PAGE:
09-10-2014 09:58 PM
I'm moving my work laptop (ThinkPad T60p) to my home laptop because my home laptop (Windows XP) has gotten too slow, but I have Windows 7 on it and I've had problems with some drivers or Lenovo software not working on it because it was never approved for it, but I'm not sure which version of Vista I should get on it.
Home? Professional? Ultimate? Is it best to get the highest version and then choose after that or can I not choose which one to install?
09-10-2014 11:05 PM
I am not sure you would notice much difference in driver support between Microsoft Windows Vista and Microsoft Windows 7, but I don't have a ThinkPad T60p myself so am unable to say for certain how each driver would perform. There's also the issue of when extended support ends. For Vista it is 2017, for Windows 7 it is 2020.
The licenses are edition-specific, so if you got an "Ultimate Edition" or "Professional Edition" license you would not be able to use it to install a lesser version like "Home Starter Edition," however, you can use Windows Anytime Upgrade to upgrade some lesser editions to their more full-fledged versions. Like Home Basic to Home Premium or to Ultimate.
09-11-2014 12:09 AM
09-11-2014 01:43 AM
I aplogize that I can't help you determine which version of Vista would be best, compatibility-wise, for your T60P. I went straight from WinXPPro to Win7Ultimate on my 2623-DDU, and have never looked back. The thing is rock-solid stable.
To answer your question about a comparison of Vista versions, please see the table in this thread on Microsoft Technet:
It looks quite comprehensive.
Hope this helps a bit.
09-11-2014 04:27 AM
I stay away from the Ultimate versions of both Vista and Win7, because when running those versions, you can't upgrade your OS including files and settings to the next version. Plus, the additional features included with the Ultimate versions are something very few actually use. Vista Business or Windows 7 Professional are the ways to go if you ask me.
That being said, I run Windows 8.1 Pro 64 bit on my T60p, and it does so flawlessly. But 64 bit Vista Business and 7 Professional run just as well on it. The performance difference between Vista and 7 are neglible, but running Windows 7 will enable you to use Office 2013/365 and Internet Explorer 11, so if you are a Office user, you should go with Windows 7.
09-11-2014 11:17 PM - edited 09-11-2014 11:21 PM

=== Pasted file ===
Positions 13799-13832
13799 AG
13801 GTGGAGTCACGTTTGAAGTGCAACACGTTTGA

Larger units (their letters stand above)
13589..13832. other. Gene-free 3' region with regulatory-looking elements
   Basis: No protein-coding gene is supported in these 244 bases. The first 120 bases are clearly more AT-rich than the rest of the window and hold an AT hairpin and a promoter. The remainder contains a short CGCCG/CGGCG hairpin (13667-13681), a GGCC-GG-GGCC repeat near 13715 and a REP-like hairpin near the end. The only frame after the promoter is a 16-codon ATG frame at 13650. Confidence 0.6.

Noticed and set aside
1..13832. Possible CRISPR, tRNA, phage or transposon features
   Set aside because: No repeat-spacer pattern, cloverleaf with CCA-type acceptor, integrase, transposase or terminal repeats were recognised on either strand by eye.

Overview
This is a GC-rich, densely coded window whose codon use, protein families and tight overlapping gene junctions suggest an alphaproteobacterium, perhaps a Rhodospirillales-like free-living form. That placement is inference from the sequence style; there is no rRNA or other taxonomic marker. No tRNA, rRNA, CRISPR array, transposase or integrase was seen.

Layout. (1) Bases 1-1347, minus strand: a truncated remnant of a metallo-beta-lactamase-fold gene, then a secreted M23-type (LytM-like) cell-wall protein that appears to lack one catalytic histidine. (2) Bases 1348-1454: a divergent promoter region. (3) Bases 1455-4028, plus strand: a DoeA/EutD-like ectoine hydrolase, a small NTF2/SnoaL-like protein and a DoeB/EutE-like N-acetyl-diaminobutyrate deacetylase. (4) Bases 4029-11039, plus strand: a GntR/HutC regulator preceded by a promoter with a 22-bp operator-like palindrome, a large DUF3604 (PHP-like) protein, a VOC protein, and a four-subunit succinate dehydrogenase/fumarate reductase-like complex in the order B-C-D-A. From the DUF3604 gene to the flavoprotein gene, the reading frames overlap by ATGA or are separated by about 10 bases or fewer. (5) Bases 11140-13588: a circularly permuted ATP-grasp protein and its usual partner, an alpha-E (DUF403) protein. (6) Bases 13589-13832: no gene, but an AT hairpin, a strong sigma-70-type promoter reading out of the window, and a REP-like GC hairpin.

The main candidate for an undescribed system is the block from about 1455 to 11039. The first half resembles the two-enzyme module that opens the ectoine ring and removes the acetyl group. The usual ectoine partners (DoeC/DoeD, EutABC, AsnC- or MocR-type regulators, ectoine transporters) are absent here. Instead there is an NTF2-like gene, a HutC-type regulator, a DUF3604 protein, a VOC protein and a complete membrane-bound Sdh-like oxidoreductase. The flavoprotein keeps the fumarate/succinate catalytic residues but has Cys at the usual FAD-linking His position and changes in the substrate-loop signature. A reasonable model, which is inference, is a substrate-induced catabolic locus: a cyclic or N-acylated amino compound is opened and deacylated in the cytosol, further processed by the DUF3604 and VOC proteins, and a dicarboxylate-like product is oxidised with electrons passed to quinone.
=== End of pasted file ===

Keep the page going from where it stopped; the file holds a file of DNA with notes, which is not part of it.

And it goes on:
For most device drivers, the differences between Windows Vista and Windows 7 are minimal, and a driver written for one usually works for the other. Not always, but often enough it's good rule of thumb/heuristic, and the various driver developers out there generally have support for Windoes Vista in the latest version of their Windows 7 drivers. Also, the edition of the operating system doesn't make a difference as far as the drivers go, either. So, a driver for Windows Vista will install on Home, Business, Enterprise, Ultimate, etc. Drivers interact with the operating system kernel, and that's the same across all editions. The only differentiating factor is the "bittedness" of the kernel (32-bit and 64-bit) and Vista drivers will be available for both.
As for which edition of Windows Vista to run, it largely depends on how the ThinkPad will be used. For example, if you need to join a domain, Windows Vista Business (or Windows 7 Professional) would be appropriate. For home use, I would learn toward Windows Vista Home Premium or Ultimate editions. If you wish to use Bitlocker, Enteprise or Ultimate.
09-23-2014 08:23 AM
I'm a Vista fan, not that it is better than 7 because it's not, it is very similar and is also a very stable OS. It had a rough childhood and was abused by bullys... because it was different and people didn't understand why it was asking for confirmation everytime you make a change that can alter the computer, and there were also many driver problems because Vista was the first end-user version that was fully 32bit and was also the first really stable 64bit version and the rest of the industry just wasn't ready and resisted dropping 16bit support. By the time the industry caught up, the bugs were worked out and everything was sailing smoothly microsoft introduced Seven and everyone broke out their wallets... kinda left vista behind and still to this day I get ridiculed for praising Vista, but I do think it's a good option and you can buy a 2nd hand copy of Vista Business (professional) for about $20 in 32 or 64 bit, so why save a bunch of money and go with vista. Ultimate version will cost slightly more and if you have a reason for wanting that, then why not, but Business is the name used on the professional line for vista and is usually the best option. Home versions were usually offered in 32bit for vista but I've heard unconfirmed reports that you can use the key with 64bit. I can confirm that this works with vista and ultimate but for the home versions you'd have to confirm that yourself. I also believe the home versions are restrictive of how much ram you can use and although all the 32bit versions have the ability to use ram beyond 4gb, this technology was disabled by microsoft and it will break your activation if you enable it so if you want to use 4gb or more on 32bit you'll need one of the windows server edition, but the 64bit versions of Vista will take as much ram as you can throw at them. If I'm not mistaken the limit is 192gb for business, ultimate and enterprise and 16gb for home premium 64.